# The significance of bounded parameters in complexity

A lot of complexity results are given with respect to bounded cases where results are more favourable.

For example, the graph isomorphism problem — which is GI-complete in general — is known to be tractable in cases where degree is bounded.

But every time I see such a result, I have a nagging voice in my head telling me that for any input graph the degree must be bounded. I find it hard to intuitively resolve the resulting cognitive dissonance.

I understand that bounding a parameter allows for considering it as a constant rather than a variable in the complexity analysis. But that seems almost like a semantic game since you can still define the bound to be arbitrarily large so long as it's fixed.

Perhaps the message to be gleaned from these bounded results is that if you assume the parameter in question to generally be small, the worst case is more favourable. But this seems rather vague to me since one can define "small" arbitrarily.

The nagging voice tells me I'm still missing something ... that something hasn't clicked.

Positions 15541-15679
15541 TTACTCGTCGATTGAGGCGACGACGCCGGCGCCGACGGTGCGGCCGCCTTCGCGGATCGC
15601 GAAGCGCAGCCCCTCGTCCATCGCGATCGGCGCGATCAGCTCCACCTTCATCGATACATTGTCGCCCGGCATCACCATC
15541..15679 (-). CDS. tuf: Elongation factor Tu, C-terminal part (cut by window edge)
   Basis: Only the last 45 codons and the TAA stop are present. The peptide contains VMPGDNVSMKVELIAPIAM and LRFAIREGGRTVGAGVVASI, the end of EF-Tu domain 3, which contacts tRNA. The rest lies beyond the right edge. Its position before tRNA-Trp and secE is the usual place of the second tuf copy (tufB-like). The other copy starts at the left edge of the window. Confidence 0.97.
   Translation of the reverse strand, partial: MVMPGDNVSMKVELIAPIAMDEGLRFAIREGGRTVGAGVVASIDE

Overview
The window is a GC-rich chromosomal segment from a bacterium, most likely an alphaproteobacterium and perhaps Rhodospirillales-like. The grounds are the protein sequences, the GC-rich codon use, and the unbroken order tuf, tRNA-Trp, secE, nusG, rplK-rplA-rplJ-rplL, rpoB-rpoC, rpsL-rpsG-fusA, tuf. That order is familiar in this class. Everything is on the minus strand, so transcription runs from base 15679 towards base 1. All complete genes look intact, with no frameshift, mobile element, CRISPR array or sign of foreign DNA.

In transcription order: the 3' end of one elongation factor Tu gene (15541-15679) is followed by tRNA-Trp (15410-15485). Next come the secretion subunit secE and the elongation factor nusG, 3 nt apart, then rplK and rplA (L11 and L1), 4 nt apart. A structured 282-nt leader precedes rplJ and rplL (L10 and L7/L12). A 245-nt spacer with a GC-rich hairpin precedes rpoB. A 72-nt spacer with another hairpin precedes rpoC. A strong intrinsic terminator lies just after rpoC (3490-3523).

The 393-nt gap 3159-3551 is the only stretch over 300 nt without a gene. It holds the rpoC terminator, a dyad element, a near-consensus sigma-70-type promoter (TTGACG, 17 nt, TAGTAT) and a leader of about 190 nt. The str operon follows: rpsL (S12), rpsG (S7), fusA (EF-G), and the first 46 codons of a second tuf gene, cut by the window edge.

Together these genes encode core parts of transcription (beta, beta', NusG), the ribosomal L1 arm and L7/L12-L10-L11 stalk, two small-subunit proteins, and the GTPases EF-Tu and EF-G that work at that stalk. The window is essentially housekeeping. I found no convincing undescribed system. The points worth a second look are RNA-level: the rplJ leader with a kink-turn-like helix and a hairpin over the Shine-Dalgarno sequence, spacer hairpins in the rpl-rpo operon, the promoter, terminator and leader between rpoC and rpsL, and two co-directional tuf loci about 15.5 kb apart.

To distil a question out of this: when one sees such a bounded-parameter result, what should one intuitively conclude about the problem in practice with respect to that parameter?

What is the importance of such a result?

• "the graph isomorphism problem — which is GI-complete in general" Given that GI is, by definition, the class of problems that are reducible to the graph isomorphism problem, that's not saying a whole lot. :-) Commented Dec 17, 2014 at 0:52
• Heh, well I guess the point was that in the general case it's not known to be tractable, but yes I know what you mean. :P Commented Dec 17, 2014 at 14:04

So, to say that graph isomorphism is in polynomial time for bounded degree graphs really means that, for every $d$, there is a polynomial time algorithm $A_d$ that decides graph isomorphism on the class of all graphs of degree at most $d$. However, the running time of $A_d$ depends on $d$.